Yes, i was trying to keep it simple and practical by avoiding side issues or detail. Even so my
post turned out to be a lot longer than planned!
For some projects
stability = stagnation
ie that the 3.0.0 could be considered stable because pretty much all the bugs are known issues and
mostly written-up somewhere. That has never been considered good enough in LO. The earlier
releases in a branch are not considered "more stable" after the branch reaches .3 or .4. It's only
the .3 or .4 and onwards that are considered more stable.
Time-based releases vs "release when ready". Whichever methodology is used it's only after initial
proper release that the thing gets used on the mad set-ups out in the real world that most problems
surface and get fixed. With MS products many corporates wouldn't consider installing before
Service Pack 1 got released, which means it's only after SP 1 that many problems come to light!
So, i agree with Stuart and most of the rest of the project on this issue. I'm sure the arguments
about which is best will continue for another 7 years in most projects (and possibly longer).
We all get to play ginea pig but we would with proprietary software too. The difference is that if
a problem we reported does get fixed we get the fix for free along with all the updates that we
didn't help with. There is no paying for upgrades or being pushed into buying a different bundle
by some salesman.
From: V Stuart Foote <VStuart.Foote@utsa.edu>
To: "firstname.lastname@example.org" <email@example.com>
Sent: Sunday, 4 August 2013, 16:58
Subject: RE: [libreoffice-users] stable vs new
In opening this thread ( Nabble http://nabble.documentfoundation.org/stable-vs-new-tp4068750.html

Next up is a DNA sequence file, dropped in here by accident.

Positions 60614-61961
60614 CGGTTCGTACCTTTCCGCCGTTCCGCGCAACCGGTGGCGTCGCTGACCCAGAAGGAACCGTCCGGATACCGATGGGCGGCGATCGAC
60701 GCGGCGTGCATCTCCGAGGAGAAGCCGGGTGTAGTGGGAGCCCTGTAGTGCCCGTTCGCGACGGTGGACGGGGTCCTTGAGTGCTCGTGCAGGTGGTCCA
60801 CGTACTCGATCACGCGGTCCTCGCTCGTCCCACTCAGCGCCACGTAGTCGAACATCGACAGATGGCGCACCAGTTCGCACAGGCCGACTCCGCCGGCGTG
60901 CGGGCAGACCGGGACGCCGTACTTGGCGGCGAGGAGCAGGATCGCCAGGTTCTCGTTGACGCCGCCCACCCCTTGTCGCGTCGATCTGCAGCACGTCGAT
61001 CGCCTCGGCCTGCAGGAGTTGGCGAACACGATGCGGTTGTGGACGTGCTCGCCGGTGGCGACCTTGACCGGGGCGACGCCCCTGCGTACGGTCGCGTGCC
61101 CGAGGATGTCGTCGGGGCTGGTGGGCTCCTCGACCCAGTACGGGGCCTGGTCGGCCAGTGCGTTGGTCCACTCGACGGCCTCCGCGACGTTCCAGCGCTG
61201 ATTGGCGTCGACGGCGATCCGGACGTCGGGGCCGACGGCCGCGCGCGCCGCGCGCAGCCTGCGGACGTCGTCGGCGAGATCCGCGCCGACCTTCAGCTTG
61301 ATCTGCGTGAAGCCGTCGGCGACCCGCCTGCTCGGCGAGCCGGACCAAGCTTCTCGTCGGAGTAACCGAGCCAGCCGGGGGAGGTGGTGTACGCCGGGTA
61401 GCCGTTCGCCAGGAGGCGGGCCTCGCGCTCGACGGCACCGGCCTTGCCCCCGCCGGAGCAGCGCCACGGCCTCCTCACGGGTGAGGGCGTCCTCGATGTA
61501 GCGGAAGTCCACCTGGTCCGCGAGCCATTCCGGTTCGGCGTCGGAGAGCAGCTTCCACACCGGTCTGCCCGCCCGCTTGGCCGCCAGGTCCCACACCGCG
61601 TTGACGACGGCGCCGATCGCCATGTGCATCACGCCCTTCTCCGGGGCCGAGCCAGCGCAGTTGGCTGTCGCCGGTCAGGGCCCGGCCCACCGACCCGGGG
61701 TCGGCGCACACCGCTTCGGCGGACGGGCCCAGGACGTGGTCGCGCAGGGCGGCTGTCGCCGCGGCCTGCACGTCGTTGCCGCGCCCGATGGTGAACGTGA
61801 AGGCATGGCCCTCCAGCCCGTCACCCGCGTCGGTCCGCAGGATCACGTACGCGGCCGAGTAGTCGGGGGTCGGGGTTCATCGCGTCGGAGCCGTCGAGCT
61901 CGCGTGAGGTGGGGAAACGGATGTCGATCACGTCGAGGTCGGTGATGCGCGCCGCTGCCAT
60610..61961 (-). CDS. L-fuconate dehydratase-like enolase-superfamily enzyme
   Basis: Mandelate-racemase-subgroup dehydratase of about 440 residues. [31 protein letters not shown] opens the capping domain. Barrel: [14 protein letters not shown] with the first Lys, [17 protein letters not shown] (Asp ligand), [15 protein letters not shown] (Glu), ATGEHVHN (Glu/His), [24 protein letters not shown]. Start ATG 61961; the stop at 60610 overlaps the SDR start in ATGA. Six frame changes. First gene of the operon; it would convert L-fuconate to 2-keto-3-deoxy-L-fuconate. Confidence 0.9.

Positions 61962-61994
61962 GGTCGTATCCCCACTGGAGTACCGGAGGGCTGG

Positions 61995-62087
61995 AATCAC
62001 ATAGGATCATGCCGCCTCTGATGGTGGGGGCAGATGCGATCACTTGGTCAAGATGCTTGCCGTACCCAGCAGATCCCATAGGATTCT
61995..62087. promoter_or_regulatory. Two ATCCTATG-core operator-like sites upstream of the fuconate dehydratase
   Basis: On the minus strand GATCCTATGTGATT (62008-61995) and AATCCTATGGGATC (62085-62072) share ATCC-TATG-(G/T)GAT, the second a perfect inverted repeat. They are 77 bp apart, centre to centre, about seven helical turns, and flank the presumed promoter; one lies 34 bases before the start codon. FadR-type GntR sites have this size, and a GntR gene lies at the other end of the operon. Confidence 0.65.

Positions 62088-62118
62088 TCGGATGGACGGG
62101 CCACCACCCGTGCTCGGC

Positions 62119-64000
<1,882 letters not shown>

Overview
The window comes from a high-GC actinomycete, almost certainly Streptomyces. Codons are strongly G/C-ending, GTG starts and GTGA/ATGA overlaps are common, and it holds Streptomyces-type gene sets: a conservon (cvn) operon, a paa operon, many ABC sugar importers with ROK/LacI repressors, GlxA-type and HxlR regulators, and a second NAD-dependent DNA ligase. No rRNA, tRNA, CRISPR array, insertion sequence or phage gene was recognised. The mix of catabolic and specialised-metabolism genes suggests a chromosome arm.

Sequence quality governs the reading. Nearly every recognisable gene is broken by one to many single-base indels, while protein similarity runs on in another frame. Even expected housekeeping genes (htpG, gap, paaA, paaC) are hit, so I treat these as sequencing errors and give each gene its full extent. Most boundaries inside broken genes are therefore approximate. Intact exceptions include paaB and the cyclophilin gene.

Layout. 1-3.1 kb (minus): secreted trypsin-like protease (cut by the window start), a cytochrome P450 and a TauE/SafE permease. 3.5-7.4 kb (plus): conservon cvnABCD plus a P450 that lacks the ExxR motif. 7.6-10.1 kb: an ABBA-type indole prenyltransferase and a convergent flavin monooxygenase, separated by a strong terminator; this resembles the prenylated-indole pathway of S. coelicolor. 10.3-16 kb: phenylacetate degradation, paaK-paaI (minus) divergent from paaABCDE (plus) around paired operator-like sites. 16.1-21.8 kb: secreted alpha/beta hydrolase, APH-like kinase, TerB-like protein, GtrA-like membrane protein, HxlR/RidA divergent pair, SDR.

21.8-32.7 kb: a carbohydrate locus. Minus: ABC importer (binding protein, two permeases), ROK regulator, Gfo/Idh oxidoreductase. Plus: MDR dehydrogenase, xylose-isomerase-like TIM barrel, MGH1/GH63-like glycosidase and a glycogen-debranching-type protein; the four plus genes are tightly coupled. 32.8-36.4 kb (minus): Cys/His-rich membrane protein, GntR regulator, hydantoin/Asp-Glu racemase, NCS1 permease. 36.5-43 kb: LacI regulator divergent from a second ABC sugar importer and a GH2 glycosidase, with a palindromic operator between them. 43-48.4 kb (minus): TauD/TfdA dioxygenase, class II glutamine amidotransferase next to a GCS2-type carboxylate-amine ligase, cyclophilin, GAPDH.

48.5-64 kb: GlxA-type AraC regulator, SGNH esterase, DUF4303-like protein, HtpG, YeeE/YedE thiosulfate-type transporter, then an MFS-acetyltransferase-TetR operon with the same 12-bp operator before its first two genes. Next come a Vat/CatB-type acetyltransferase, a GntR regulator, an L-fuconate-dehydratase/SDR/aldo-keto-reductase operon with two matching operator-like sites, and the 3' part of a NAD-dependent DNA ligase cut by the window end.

) Tom is correct in a practical sense. Stability is an inherent component of a mature product.
And testing during the development cycles by more potential user willing to invest a little time
in QA is essential to the health of the project.
But a key aspect Tom omits is that LibreOffice development and release stages are tightly
timed--and by proxy so is its support. Nor does he mention that the project has stayed on schedule
since inception--synchronizing to a six month minor release cycle implemented in a broader
ecosystem of Free and Open Source Software.
The Release Plan for LibreOffice publishes the release schedule, current status and a historical
record of the project, worth a read:
Keeping to the time based release plan means that the delay between initial release on a minor
version and the next minor version release is just six months. And that the delay between the
x.x.0 release and each bug fix release has been and will continue to be just one month. So,
while I don't completely agree Toms' assessment of how far along each bug fix takes things--it is
just not the way the user feedback, QA,and development work proceeds--but it is not unreasonable
Support has kept to the same cycle--for the most part--user documentation (static HTML or wiki
based, and published) can always use more active contributors and lags a bit as a result.
This is not just development churn, there is solid User eXperience, QA and development work at
every tick of the release cycle. And as a minor release nears end of its development life it gets
less and less development attention--QA and development resources long since shifted to new
development and bug fixes. Enhancements and bug fixes become more and more costly to push
backward with each tick in development cycle--so less likely to occur. In a sense that also is
stability, or maybe stagnation.
The project is on sound footings as a time based release, that is not going to change so no sense
in debating it here. Rather, if you have specific questions or comments about its implementation
or how best to make use of software from time based release managed project that would be a
a LibreOffice QA volunteer, focusing on accessibility issues.
p.s. For use Accessibility and Assistive Technology tools the use of a Java 7, Java Runtime
Environment and the Java Access Bridge v2.0.3 was not ported backward to the 3.6.x branch. It was
included in the 4.1.0 release, and has been patched for the upcoming 4.0.5 release. Users of
3.6.x must continue to use a Java 6 JRE (e.g. 1.6u45) and manual install of Java Access Bridge
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